So a little girl of nine years old found her kitty up a tree. Being resourceful and with her Mom's permission, she looked up the non-emergency number of her local fire department (not my agency) and asked if they could help.
Now, normally, the answer is of course no, but the LT who took the call just could not bring himself to deny her directly. And hey, they don't get to practice with the old Sqrt that often, so c'mon boys let's call it a drill. The crew of four climbed aboard the rarely-used 1975 American LaFrance with the 65' Telesqrt and headed out to save the day.
Upon arrival, the little girl was pretty calm but clearly concerned. Mom was right there, admirably guiding her daughter through learning how to properly handle emergencies on her own but otherwise staying out of the way. From the accounts I've heard, Mom was pretty terrific about the whole thing.
So, little girl, where's your kitty? Which tree?
She pointed up. Way up. Way, way, waaay up. The LT's face fell. There was no way the 65-footer had a chance to reach up to the crazy height that kitty had ascended to. Once again faced with not wanting to tell the little girl "no", he apologized because they did not have a bigger ladder truck in the fleet and suggested maybe the power company could help. It was a stretch of desperation, sure, but who wants to shut down an adorable little girl who thinks you're the best heroes ever?
Then, like magic, they got an actual call, promptly responding gallantly to a medical emergency, without being forced to slink away in depressed failure.
Ever the resourceful young lady, the lass followed the LT's advice, and we got the call. It routed in here to dispatch (this being the first I heard about it), and my initial reaction was not just no, but hell no. We can't set a precedent for doing non-utility work. This is the fireman in me talking, of course. Then the customer service rep asked if I wanted to speak to the caller. Prepared to do my usual logical explanation of why we couldn't help, she transferred the little girl to me.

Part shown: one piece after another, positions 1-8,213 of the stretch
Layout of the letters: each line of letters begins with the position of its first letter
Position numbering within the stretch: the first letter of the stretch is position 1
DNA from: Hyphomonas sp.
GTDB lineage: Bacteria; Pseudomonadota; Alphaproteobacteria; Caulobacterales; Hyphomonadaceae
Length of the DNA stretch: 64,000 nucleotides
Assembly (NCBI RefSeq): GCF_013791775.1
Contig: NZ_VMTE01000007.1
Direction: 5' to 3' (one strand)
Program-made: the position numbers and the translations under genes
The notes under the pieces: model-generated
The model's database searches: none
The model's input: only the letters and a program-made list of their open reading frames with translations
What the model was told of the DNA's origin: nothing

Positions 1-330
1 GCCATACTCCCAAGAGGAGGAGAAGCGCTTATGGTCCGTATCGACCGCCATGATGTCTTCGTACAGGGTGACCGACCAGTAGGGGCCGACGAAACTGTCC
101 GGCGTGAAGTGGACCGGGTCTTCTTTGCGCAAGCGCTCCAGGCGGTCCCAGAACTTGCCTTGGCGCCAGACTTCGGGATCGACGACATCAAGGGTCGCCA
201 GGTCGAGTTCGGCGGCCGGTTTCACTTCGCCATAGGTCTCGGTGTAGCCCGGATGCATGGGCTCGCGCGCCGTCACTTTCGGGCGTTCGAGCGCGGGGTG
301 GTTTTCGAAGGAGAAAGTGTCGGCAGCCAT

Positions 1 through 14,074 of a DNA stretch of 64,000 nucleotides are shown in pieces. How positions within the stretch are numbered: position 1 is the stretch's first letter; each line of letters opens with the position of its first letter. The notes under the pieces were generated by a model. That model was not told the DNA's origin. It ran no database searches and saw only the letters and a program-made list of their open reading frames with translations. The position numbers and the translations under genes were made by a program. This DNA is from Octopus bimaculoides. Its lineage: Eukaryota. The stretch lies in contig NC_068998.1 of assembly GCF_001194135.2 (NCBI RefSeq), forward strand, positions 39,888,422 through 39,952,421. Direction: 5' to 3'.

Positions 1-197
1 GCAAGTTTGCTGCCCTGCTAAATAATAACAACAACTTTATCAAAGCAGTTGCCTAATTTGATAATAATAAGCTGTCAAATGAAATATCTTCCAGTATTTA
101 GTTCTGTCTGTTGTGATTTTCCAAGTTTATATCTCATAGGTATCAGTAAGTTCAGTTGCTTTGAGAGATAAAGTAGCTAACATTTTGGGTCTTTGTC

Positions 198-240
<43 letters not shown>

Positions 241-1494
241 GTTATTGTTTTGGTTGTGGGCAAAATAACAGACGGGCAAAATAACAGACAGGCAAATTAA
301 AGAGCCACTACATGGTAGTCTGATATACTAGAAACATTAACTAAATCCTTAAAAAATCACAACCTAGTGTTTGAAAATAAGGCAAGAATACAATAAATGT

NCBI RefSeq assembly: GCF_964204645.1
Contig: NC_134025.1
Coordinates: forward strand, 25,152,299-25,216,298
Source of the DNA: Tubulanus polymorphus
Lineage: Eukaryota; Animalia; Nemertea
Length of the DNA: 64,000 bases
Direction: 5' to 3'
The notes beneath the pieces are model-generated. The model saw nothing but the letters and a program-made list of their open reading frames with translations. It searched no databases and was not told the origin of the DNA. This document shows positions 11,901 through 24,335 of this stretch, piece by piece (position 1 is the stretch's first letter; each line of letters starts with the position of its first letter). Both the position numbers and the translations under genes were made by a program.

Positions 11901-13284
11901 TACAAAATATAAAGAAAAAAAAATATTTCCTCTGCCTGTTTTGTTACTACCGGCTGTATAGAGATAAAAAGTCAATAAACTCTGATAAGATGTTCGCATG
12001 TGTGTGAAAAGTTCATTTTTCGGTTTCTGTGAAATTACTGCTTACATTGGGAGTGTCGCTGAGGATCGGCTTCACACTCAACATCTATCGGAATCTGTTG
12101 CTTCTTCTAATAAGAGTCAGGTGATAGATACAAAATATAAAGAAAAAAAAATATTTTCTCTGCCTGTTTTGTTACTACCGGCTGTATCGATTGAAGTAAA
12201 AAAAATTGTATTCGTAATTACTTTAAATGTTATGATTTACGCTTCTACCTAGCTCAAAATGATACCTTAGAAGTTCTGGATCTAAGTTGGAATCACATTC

Of course, I had no idea the caller was a little girl. And then she told me how the firemen had let her down.
Damn you! I am powerless against her abilities! Like the LT, I looked around for an out. Like magic, there was Gary, having just returned from his service duty tour and filling out his timesheet. Miss, can you hold a second?
I gave Gary a quick rundown of the situation. He kind of relished the idea of outdoing the fire department. No one was using the highline truck (the one we use to reach the really high transmission lines on the towers) and nothing was really going on, so he grabbed the keys and headed out. I attempted to call the fire station she had called but no answer (they were still on that call apparently), left a message.
The highline truck's bucket goes up to 100', and it was pretty much at its maximum extension when he reached the kitty, which thankfully didn't scamper up any higher when he moved in for the grab. Sensibly, he had Mom take the little girl inside while they worked in case kitty decided to take a crazy suicide leap, but kitty was fairly cooperative about getting into the cat carrier.
Gary said the look on the little girl's face will be a permanent highlight on his career, and that beating the fire department in the rescue business was just icing.
I got a call back later from the LT, who filled me in on all that I had missed before we got the call, and was very happy to hear that things worked out well. I arranged for Gary to get a little private attaboy in our next staff meeting, but we can't publicize it too wide or we'll start getting more of these, right?
Good job, Gary. Don't take it too hard, LT.